Douglas has been a fixture on the GSE circuit, albeit under many different owners, for more than 50 years. The company began life from humble origins in 1947 in the picturesque English Cotswolds, and has since become one of the world's leading suppliers of aviation tow tractors (primarily the Tugmaster range) and other ground support vehicles.
But it was perhaps in 1989 that Douglas really sealed its place as a major industry player with the introduction of what was then considered controversial and newfangled technology: handling tractors that lifted and locked on to an aircraft's nose wheel for pushback and towing rather than relying on the use of a separately fitted towbar.
Other manufacturers from the early 1970s onwards, principally in France and Germany, had explored the possibility of such technology, but Douglas is widely credited as being the first manufacturer to deliver a relatively affordable towbarless solution.
Today, the wide range of Douglas-Kalmar towbarless tractors can handle aircraft up to the largest fully laden B747. Worldwide, Douglas has sold more than 400 units and claims a market share approaching 55 to 60 percent in the field.
In addition to its commercial aviation GSE, Douglas also manufactures yard shunting tractors for the distribution industry and Ro-Ro/Terminal tractors for seaport use, as well as the Mu-Meter runway friction measuring equipment. The final piece in the production puzzle is an important military division that manufactures a range of GSE from the EN Handler for military aircraft to a series of Mobilisers that convert standard ISO containers into self-contained towable trailers.
Aviation products may now represent 70percent of the Douglas business, but the company's market diversity has certainly helped it through what has been such a rough year for so many. "We were probably not as hard hit as others," explains Doane. "We had a full order book through to last February with no cancellations. But we certainly felt the effect after that."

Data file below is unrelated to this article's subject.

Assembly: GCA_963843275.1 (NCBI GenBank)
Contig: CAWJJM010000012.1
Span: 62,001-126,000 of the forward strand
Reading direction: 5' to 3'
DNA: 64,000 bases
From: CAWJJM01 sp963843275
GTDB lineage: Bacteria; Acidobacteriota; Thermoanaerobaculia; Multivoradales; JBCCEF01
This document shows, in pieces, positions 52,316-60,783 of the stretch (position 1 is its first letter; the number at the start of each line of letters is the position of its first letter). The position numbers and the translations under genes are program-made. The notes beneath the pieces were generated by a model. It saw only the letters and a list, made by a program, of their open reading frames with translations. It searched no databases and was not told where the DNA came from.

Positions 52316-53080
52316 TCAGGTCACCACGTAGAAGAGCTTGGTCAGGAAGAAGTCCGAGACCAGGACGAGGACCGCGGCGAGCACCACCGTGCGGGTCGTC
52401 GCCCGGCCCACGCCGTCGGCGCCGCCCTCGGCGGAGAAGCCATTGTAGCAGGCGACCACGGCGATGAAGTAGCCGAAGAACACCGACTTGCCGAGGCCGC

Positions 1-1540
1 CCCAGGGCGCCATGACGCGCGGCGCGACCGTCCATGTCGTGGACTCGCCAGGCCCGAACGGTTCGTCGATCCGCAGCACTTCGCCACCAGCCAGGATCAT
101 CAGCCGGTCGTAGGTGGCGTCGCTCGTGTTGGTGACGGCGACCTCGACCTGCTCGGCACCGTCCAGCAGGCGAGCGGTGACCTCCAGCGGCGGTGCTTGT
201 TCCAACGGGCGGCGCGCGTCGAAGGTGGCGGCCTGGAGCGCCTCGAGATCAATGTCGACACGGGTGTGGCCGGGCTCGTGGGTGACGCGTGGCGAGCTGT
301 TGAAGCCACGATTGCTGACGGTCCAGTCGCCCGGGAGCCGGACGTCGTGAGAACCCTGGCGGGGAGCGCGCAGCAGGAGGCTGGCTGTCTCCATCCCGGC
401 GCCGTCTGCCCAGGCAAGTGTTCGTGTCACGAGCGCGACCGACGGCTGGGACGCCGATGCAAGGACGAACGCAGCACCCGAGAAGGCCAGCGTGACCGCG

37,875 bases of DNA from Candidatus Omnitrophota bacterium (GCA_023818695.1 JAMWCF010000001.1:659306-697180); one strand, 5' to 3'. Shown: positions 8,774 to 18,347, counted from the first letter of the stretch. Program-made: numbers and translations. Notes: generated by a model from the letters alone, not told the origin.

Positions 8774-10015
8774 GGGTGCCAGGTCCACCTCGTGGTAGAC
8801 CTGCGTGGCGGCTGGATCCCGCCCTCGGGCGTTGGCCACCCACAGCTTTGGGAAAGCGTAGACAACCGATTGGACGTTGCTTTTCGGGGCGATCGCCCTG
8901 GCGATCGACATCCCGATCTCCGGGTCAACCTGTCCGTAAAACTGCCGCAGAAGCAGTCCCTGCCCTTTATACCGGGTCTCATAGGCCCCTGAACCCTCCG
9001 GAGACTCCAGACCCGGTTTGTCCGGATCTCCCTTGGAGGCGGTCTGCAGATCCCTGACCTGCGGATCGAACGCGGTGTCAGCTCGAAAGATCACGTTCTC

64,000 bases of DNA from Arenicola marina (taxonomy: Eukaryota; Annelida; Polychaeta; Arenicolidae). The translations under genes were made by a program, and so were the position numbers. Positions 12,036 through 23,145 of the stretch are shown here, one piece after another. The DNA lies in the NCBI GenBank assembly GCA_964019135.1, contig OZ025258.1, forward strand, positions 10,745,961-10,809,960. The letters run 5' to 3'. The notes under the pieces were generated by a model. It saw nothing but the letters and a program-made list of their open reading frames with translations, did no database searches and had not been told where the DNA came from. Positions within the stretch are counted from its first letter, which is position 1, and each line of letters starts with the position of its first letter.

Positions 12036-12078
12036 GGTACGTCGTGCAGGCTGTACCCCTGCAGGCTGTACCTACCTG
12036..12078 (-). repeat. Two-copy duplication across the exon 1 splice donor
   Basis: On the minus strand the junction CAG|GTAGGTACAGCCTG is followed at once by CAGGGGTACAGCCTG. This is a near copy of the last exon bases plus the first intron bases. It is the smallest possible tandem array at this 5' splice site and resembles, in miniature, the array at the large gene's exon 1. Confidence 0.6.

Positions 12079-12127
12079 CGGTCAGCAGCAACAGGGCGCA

Of course, Aquarius has not stepped in to see Douglas stand still and expects growth in all of its new acquisition's business segments. Doane stresses that the GSE product line, in particular, remains crucial, despite current industry difficulties.
"Financially and strategically, the GSE product line is very important to the overall business and in recent years has been a major contributor to Douglas," he explains. "The industry may have been in the doldrums but it will come back and we will be positioned to take advantage of the upturn."
The plan is for Aquarius to remain very much in the background, with the one major change being the appointment of Denson's General Manager, Lee Brewis, as Managing Director of Douglas. Brewis has more than 20 years of experience in the GSE business, including time spent with the Australian Air Force, and is considered well equipped to move the company forward.
"Really, it is very much business as usual, although we can now be much more aggressive in developing and marketing new products and seeking new markets," says Doane. Certainly, Aquarius's location in Hong Kong and knowledge of the region suggests that Mainland China, in particular, could become a lucrative market for Douglas in the future.
"Above all, we will continue to grow on the strong foundations we have in place, albeit with the added stability of being part of a large and financially strong group," adds Doane.
Importantly, customer reaction to date appears positive - airlines and handlers like stable suppliers, now more than ever - a reaction that is attributed to the perceived staying power of Douglas's new owners.
"We have been owned by several groups in the public sector over the last 14 years and customers now see our return to the private sector as bringing increased stability to our business," suggests Doane.
For now, the transition period during which Aquarius and Douglas will move from a sales and marketing relationship to a much more integral partnership will involve an inevitable getting to know you period. The priority is to consolidate the business and market share, which is likely to involve a full review of the overall manufacturing strategy.